Definition of Mesoglea

1. a gelatinous material in sponges [n -S]



Mesoglea Pictures

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Lexicographical Neighbors of Mesoglea

mesofaunal
mesofossil
mesofossils
mesofurca
mesofurcae
mesofurcal
mesogaster
mesogasters
mesogastria
mesogastric
mesogastrium
mesogen
mesogenic
mesogens
mesogla
mesoglea (current term)
mesogleal
mesogleas
mesoglia
mesoglial cells
mesogloea
mesogloeas
mesogluteal
mesogluteus
mesognathic
mesognathion
mesognathous
mesogranular
mesogranule
mesogranules

Literary usage of Mesoglea

Below you will find example usage of this term as found in modern and/or classical literature:

1. The Principles of Biology by John Irvin Hamaker (1913)
"Some sponges are quite soft, almost jelly like, but usually the mesoglea is so ... In some sponges the mesoglea contains a skeletal structure composed of ..."

2. A Manual of the Common Invertebrate Animals: Exclusive of Insects by Henry Sherring Pratt (1916)
"The body wall consists of the two main cell layers and the mesoglea, which contains ... The mesenteries are composed of mesoglea and entoderm; the important ..."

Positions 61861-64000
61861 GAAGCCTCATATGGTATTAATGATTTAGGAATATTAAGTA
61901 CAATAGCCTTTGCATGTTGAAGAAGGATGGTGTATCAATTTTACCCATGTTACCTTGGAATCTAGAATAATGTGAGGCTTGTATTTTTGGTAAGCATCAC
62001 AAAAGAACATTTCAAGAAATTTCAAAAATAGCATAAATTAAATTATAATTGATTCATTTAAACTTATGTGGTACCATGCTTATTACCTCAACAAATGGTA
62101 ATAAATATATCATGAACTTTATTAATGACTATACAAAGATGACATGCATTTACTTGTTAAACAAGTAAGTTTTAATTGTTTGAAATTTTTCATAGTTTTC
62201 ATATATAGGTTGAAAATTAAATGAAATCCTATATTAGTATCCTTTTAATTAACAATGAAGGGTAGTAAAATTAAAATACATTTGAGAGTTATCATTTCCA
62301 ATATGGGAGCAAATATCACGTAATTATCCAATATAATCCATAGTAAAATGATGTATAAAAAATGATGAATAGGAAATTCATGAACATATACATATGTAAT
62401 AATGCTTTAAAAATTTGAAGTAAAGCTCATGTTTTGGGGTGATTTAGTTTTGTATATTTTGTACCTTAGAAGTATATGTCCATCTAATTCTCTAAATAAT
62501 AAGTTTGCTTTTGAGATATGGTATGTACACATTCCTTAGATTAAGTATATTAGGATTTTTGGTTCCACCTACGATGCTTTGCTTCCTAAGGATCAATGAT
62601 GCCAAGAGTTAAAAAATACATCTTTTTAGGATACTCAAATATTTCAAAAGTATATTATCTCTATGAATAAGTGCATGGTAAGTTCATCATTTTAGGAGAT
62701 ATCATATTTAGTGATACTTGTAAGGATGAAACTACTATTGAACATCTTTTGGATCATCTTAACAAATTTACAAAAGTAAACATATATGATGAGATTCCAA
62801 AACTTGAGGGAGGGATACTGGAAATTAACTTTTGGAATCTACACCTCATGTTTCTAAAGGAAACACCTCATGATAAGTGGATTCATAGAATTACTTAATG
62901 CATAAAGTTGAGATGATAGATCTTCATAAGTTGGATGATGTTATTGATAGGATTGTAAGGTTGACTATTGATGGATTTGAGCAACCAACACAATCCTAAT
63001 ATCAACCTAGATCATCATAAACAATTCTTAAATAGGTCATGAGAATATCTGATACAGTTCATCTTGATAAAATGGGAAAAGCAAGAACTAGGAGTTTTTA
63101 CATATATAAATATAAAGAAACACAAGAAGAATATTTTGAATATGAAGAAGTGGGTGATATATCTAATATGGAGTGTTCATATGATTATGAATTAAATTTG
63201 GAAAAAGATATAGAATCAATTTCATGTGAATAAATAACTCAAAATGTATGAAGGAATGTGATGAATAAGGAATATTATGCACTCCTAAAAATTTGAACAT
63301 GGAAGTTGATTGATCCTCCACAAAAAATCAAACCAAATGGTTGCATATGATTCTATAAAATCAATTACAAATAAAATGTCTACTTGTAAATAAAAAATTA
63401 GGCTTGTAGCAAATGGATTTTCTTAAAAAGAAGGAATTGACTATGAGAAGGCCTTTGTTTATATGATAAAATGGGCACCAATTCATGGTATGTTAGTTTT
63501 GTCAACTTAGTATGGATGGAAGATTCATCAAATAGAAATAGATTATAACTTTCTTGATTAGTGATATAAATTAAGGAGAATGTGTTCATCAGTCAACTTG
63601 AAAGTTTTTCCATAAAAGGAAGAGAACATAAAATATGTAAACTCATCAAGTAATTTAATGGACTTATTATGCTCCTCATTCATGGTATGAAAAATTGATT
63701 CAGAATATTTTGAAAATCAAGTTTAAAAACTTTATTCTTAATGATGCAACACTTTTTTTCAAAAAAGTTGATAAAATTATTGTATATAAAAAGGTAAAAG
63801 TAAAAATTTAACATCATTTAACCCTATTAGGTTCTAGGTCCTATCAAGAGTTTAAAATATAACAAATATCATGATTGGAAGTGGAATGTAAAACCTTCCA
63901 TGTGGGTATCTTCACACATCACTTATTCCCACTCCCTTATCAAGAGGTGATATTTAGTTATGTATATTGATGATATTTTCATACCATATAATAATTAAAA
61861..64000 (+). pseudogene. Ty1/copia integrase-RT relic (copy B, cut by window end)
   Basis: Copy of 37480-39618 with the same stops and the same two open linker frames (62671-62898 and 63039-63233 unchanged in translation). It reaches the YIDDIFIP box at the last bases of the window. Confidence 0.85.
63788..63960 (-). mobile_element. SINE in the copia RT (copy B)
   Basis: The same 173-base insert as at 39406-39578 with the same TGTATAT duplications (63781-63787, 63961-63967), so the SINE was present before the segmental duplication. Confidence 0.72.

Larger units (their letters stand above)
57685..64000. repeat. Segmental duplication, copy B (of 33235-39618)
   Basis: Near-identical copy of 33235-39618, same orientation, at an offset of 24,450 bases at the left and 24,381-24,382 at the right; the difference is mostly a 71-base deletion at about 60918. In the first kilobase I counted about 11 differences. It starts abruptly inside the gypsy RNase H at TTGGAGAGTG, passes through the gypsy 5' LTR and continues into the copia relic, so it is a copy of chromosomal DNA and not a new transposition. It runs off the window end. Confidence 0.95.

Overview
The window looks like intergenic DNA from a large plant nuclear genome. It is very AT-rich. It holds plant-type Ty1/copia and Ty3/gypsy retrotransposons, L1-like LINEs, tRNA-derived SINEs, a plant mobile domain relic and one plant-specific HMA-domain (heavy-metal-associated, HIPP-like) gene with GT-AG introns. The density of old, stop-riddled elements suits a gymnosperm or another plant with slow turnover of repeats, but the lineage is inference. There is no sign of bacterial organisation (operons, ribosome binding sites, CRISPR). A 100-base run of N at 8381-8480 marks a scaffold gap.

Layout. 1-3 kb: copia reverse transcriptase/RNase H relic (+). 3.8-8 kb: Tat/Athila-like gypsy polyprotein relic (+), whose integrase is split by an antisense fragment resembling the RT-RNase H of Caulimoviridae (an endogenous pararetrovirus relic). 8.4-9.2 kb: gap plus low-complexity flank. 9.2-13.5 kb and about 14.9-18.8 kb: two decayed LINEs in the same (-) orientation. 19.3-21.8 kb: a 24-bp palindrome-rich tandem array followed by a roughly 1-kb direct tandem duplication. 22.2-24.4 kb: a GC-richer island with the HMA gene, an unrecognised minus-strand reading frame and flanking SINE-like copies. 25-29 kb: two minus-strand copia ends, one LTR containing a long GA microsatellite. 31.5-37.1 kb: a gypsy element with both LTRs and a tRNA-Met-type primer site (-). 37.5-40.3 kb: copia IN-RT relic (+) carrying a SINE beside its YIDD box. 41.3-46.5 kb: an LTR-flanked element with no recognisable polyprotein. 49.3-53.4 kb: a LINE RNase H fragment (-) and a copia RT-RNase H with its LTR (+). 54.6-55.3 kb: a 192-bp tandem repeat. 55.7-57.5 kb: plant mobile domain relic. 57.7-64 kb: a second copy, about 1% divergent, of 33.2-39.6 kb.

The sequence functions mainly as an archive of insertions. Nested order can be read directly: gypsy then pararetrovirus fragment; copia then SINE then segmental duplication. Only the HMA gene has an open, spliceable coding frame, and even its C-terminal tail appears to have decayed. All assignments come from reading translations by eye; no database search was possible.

3. An Introduction to Zoology by Robert William Hegner (1910)
"The middle layer, the mesoglea, is in them remarkably thick, and resembles jelly, hence their name. Hydra and Jellyfishes Compared. ..."

4. Collected Reprints by Jesse Francis McClendon (1902)
"The apparent (but slight) metabolism of the mesoglea was probably entirely due to a few remnants of epithelium and to bacteria, which always attack the ..."

5. The Journal of Biological Chemistry by American Society of Biological Chemists (1917)
"The skeletal structure, mesoglea, contains less organic matter than the cells, ... The proportion of mesoglea increases with the size of the individual ..."

6. A Text-book of Biology for Students in General, Medical and Technical Courses by William Martin Smallwood (1918)
"These two layers are separated by a jelly-like, non-cellular layer, the mesoglea, which appears as a line when viewed in a microscopic FIG. 121. ..."

7. Contributions from the Bermuda Biological Station for Research by Bermuda Biological Station for Research (1916)
"The mesoglea of the mesenteries is very thin and in many cases can be seen only where it is cut obliquely. That it is somewhat tough and rigid, ..."

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